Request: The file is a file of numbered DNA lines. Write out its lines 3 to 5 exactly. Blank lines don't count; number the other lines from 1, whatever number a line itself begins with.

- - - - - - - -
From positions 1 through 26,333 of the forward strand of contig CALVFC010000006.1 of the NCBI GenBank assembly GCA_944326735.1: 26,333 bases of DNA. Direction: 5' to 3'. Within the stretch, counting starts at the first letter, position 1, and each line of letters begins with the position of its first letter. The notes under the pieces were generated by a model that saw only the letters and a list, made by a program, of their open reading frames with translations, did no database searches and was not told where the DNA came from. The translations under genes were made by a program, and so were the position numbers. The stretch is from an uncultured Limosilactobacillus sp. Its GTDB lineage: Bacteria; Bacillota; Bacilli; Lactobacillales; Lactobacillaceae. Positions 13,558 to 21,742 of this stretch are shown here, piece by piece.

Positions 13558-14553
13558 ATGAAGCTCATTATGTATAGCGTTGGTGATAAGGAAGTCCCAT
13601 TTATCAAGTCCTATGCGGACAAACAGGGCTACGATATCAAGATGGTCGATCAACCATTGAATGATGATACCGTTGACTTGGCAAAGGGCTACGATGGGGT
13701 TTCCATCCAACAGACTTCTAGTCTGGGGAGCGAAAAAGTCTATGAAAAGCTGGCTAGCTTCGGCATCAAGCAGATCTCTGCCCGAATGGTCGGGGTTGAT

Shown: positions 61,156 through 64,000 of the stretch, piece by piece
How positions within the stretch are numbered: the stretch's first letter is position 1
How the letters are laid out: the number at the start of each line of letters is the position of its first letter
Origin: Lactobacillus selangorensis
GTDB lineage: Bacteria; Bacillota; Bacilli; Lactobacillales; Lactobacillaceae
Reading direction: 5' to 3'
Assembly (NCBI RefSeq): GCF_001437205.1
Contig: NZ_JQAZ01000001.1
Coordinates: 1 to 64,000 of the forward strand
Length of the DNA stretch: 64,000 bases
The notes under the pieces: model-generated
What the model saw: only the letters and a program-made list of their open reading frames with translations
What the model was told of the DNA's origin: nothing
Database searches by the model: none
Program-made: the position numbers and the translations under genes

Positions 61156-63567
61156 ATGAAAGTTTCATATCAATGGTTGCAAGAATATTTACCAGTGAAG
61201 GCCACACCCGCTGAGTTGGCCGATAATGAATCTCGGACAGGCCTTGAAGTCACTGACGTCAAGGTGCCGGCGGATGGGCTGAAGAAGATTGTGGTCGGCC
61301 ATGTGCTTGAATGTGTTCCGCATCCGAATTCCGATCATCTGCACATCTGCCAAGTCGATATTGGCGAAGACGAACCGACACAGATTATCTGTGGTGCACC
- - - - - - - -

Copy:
13558 ATGAAGCTCATTATGTATAGCGTTGGTGATAAGGAAGTCCCAT
13601 TTATCAAGTCCTATGCGGACAAACAGGGCTACGATATCAAGATGGTCGATCAACCATTGAATGATGATACCGTTGACTTGGCAAAGGGCTACGATGGGGT
13701 TTCCATCCAACAGACTTCTAGTCTGGGGAGCGAAAAAGTCTATGAAAAGCTGGCTAGCTTCGGCATCAAGCAGATCTCTGCCCGAATGGTCGGGGTTGAT